Bitter cold snap stirs climate debate controversy

Canadians are accustomed to cold weather to the point where many take pride in knowing that their particular region is colder then another.

Canadians are accustomed to cold weather to the point where many take pride in knowing that their particular region is colder then another.

But that perverse pleasure is being tested as below-normal temperatures and dangerous wind chills continue to grip much of the country.

In Alberta, where some eastern parts of the province remained under a wind chill advisory Sunday, Calgary city councillor Sean Chu set off a storm of controversy on the weekend with a tweet suggesting the intense cold cast doubt about global warming.

In Winnipeg, where it was —30 C on Sunday with a wind chill that made it feel like —44 C, the weather kept people away from the normally busy outdoor skating rinks.

Roy Laham, owner of Iceland Skate Rentals at The Forks, said he had about 20 customers on Sunday.

That compared to a typical weekend day where he said he would see 200 to 300 people.

“Just the die-hards are coming out. They’re all bundled up but they’re skating,” Laham said.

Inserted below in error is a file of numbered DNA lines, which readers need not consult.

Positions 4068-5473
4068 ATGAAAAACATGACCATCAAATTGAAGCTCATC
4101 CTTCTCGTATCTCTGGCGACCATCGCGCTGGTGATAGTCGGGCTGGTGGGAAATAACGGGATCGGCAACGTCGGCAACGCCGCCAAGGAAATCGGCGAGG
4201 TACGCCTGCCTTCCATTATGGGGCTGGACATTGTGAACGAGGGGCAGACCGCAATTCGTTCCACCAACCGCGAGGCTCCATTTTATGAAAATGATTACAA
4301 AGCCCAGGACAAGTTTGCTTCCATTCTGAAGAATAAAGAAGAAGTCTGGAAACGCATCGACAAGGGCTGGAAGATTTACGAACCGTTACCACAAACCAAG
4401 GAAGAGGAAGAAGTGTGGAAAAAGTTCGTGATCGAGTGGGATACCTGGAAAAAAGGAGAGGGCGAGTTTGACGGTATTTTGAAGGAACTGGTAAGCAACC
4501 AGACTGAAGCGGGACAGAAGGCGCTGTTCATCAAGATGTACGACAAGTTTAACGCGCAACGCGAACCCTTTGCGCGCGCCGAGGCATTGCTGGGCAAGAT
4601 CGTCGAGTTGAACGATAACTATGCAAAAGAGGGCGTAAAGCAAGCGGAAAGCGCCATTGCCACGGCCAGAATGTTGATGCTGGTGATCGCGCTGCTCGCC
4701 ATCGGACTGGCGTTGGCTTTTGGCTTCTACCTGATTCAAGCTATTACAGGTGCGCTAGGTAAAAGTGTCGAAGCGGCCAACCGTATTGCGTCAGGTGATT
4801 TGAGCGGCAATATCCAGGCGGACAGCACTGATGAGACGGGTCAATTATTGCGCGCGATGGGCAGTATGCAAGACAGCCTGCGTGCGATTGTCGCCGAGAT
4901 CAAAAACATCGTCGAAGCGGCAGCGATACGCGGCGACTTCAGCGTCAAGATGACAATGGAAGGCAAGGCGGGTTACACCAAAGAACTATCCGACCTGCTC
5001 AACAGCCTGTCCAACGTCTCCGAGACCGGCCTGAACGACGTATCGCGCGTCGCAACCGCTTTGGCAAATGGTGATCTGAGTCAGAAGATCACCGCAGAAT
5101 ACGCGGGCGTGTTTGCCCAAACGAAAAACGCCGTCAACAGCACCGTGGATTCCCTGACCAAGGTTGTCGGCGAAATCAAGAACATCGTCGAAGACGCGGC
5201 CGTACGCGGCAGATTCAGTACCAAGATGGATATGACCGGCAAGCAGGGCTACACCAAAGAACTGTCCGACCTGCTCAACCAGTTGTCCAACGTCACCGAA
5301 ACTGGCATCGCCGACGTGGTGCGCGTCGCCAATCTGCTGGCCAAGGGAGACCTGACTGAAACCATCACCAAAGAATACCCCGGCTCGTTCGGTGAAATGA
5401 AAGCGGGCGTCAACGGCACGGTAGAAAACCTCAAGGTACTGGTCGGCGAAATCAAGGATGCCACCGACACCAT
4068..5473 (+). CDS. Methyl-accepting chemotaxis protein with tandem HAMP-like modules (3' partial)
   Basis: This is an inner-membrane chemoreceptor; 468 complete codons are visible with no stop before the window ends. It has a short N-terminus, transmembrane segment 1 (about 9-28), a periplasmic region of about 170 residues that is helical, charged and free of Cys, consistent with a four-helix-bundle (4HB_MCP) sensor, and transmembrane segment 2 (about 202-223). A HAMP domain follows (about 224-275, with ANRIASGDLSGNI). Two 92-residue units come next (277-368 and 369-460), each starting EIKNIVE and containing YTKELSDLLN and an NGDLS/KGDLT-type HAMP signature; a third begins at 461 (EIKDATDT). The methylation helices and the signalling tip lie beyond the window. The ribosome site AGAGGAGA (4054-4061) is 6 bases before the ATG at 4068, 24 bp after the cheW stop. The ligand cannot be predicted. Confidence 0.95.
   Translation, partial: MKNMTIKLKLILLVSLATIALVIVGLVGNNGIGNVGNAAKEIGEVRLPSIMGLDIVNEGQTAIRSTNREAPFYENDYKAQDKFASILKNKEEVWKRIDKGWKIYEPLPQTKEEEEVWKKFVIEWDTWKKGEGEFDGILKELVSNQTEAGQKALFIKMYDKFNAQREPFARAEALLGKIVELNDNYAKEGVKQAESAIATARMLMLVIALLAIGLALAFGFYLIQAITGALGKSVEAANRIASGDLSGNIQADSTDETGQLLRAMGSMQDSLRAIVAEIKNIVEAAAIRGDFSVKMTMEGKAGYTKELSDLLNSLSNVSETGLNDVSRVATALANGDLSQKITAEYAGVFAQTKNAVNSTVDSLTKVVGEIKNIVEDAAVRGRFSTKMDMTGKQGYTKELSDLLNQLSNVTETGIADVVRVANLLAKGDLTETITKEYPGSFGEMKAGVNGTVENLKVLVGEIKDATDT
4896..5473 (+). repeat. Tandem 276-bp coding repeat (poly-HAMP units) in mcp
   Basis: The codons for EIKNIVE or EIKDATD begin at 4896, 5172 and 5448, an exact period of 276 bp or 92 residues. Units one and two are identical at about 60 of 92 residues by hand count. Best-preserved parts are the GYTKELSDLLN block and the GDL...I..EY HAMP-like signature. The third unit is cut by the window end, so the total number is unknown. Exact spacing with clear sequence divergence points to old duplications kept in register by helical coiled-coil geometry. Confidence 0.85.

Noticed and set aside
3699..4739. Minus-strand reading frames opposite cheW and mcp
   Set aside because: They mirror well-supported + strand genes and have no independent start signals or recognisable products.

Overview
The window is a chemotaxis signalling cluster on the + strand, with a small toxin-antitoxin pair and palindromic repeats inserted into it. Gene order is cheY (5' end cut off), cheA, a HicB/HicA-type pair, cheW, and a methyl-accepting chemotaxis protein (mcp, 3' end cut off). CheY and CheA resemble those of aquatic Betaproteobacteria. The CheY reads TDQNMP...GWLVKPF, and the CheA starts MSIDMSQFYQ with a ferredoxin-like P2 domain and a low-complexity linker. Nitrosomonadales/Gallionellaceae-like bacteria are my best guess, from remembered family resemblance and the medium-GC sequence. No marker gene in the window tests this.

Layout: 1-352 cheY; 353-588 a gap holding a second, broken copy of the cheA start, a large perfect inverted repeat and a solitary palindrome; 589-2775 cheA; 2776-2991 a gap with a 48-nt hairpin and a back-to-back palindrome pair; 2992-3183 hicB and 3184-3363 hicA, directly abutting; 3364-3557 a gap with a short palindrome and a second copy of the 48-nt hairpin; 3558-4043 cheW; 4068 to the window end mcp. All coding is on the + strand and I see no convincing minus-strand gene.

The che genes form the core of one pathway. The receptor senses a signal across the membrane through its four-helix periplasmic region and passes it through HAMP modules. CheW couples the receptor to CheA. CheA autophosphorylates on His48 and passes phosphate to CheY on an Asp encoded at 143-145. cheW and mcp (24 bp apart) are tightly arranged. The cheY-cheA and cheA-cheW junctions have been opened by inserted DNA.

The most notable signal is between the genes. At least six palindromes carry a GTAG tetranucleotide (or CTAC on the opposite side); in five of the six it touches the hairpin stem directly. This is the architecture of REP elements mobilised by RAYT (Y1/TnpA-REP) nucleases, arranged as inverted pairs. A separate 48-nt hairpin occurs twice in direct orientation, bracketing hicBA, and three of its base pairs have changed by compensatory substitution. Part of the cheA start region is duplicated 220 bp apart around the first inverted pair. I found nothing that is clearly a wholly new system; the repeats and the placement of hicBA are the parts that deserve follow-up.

“If they’re continuously moving, the body seems to stay warm. It’s just the skin that’s exposed that you have to be careful about,” he continued.

“It’s a good idea to skate with a partner. That way they can look at you and tell you if you’re getting frostbite.”

Laham said the deep freeze would actually be good for the Red River Trail, Winnipeg’s famous skating trail along the Red and Assiniboine Rivers.

The trail hasn’t opened yet, which Laham said is due to all the recent snow which must be cleared from the ice.

Chu’s Twitter comment, meanwhile, about whether the cold snap was evidence against global warming was quickly rebuffed by many. Others lauded it.

The comment noted that “global warming alarmists” were quiet about the Calgary weather, as well as stories about two icebreakers trapped in pack ice off the coast of Antarctica.

“Is it b/c the weather’s been so freaking cold?” Chu asked in the tweet.

Residents across the Prairies were being warned to bundle up as the extreme wind chill values could bring on frostbite on exposed skin in just five to 10 minutes.

Environment Canada predicted temperatures would climb significantly in Alberta on Monday, while relief in Saskatchewan and Manitoba would happen gradually through the week.

In Ontario, there was a brief respite from arctic temperatures over the weekend, but the mercury was expected to plummet once again by Monday evening.

A snowstorm was predicted to strike southeast of Lake Huron and Georgian Bay on Sunday evening and expected to usher in bitterly cold winds.

Environment Canada warned the system would likely bring “some of the coldest air in years,” leading to “record-shattering cold.”

Already, wind chill warnings were in effect Sunday in northwestern Ontario, where icy winds were said to feel like -35 C to -45 C.

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